Wyatt Emory Cooper

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Wyatt Emory Cooper
Born(1927-09-01)September 1, 1927
DiedJanuary 5, 1978(1978-01-05) (aged 50)
Manhattan, New York, U.S.
EducationUC Berkeley
Occupationauthor and screenwriter
Years active1952–1961
Spouse(s)
Children2, including Anderson Cooper

Wyatt Emory Cooper (September 1, 1927 – January 5, 1978) was an American author, screenwriter, and actor, known for being the fourth husband of Vanderbilt heiress and socialite Gloria Vanderbilt and the father of CNN anchor Anderson Cooper. As an actor, he was usually billed as Wyatt Cooper.[1][2]

Life and career[edit]

Cooper was born in the small town of Quitman, Mississippi, outside of Meridian, Mississippi,[3] the son of Rixie Jane Annie (née Anderson) and Emmet Debro Cooper.[citation needed] Cooper was from a poor family with deep Southern roots, and later moved to New Orleans, Louisiana, as a young child. In his twenties, Cooper moved to New York City to pursue acting. When Cooper was 26, he appeared on Broadway in the cast of The Strong Are Lonely, a drama that ran for a week at the Broadhurst Theatre in the fall of 1953. Cooper also wrote stories and plays.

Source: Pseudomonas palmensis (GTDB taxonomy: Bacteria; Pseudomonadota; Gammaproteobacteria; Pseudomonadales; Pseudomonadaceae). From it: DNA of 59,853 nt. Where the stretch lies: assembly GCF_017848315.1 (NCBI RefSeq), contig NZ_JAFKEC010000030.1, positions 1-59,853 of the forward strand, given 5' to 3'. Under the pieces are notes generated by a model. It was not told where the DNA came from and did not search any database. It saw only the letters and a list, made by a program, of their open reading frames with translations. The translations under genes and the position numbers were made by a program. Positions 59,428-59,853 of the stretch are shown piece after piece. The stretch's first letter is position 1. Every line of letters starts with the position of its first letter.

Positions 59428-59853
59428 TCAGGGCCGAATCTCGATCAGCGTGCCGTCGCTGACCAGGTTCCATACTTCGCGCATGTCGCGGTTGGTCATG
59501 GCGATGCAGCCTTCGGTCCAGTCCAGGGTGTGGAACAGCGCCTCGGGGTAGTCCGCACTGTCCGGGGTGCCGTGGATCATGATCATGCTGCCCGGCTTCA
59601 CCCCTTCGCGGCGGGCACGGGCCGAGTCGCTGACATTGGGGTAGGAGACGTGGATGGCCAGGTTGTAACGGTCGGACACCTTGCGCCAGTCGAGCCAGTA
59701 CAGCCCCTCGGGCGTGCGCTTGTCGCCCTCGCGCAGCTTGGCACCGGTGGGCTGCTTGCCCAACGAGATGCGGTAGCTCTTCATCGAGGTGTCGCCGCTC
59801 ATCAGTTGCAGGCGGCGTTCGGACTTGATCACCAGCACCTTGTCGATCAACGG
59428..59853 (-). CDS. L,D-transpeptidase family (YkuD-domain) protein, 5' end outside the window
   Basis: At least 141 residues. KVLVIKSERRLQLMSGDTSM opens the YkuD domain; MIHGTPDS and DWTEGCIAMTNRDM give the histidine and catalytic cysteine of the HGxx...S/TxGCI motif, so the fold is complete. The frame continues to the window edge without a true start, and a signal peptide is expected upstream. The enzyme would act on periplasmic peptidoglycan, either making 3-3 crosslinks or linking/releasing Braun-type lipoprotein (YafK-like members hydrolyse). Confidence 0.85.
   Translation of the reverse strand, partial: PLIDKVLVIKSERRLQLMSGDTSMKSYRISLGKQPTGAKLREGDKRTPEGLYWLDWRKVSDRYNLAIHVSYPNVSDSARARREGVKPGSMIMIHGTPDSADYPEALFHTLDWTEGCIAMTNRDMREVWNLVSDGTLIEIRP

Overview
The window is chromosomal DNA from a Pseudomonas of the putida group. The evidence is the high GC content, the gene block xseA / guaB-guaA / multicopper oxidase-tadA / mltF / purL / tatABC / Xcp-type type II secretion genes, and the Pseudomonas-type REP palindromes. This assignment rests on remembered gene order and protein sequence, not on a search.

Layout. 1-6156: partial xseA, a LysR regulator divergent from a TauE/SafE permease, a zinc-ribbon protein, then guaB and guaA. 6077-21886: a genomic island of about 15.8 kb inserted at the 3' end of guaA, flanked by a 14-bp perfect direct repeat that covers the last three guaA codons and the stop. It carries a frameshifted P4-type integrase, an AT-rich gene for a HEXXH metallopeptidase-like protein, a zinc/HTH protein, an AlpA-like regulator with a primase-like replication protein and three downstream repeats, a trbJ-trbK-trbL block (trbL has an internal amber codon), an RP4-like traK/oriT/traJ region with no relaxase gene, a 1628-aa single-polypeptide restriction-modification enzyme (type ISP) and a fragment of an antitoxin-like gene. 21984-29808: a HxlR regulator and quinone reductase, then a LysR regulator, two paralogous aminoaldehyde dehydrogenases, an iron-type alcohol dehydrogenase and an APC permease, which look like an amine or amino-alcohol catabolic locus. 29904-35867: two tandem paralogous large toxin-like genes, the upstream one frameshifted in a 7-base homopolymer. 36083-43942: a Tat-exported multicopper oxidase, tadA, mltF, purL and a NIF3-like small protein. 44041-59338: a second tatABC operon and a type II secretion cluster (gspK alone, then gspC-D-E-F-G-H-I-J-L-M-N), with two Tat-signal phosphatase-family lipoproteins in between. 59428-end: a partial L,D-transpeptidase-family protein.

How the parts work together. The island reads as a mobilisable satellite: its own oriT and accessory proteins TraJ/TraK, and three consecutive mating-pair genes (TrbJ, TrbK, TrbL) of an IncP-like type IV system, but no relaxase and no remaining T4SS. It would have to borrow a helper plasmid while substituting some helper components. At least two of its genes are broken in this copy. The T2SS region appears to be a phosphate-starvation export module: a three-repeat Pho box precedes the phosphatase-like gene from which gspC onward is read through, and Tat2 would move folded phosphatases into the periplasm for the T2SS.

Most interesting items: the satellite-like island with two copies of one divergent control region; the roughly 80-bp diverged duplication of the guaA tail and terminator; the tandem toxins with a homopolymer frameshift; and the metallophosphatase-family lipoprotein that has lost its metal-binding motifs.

In his thirties, Cooper lived in Los Angeles, attended both UCLA and UC Berkeley, and worked as a screenwriter. While residing in West Hollywood, then an unincorporated area of Los Angeles County, Cooper lived near Dorothy Parker and her husband Alan Campbell. A close friendship developed, and a year after Parker's death in 1967, Cooper published an incisive and widely read profile in Esquire magazine, titled, "Whatever You Think Dorothy Parker Was Like, She Wasn't".[4] Cooper moved to Manhattan in the early 1960s, and worked there as a magazine editor.

Personal life[edit]

On December 24, 1963, he married heiress Gloria Vanderbilt, becoming her fourth husband. The photogenic couple frequently appeared on the national "best-dressed" list.[5] They had two sons: Carter Vanderbilt Cooper (1965-1988) and Anderson Cooper (b. 1967), who became a prominent CNN anchor. Wyatt Cooper wrote in his 1975 memoir, "It is in the family that we learn almost all we ever know of loving. In my sons' youth, their promise, their possibilities, my stake in immortality is invested." Wyatt Cooper died in Manhattan, New York City on January 5, 1978, at age 50, during open heart surgery, after having a heart attack the previous December.

References[edit]

  1. ^ Wyatt Cooper at IBDB
  2. ^ Wyatt Cooper at IMDb
  3. ^ Barnwell, Marion (1997). A Place Called Mississippi: Collected Narratives. University Press of Mississippi.
  4. ^ Cooper, Wyatt. "Whatever You Think Dorothy Parker Was Like, She Wasn't." Esquire. July 1968. pp. 56–61, 110–14
  5. ^ Kleiman, Dena (6 January 1978). "Whatt Cooper Dies; Screenplay Writer". New York Times.

Bibliography[edit]

External links[edit]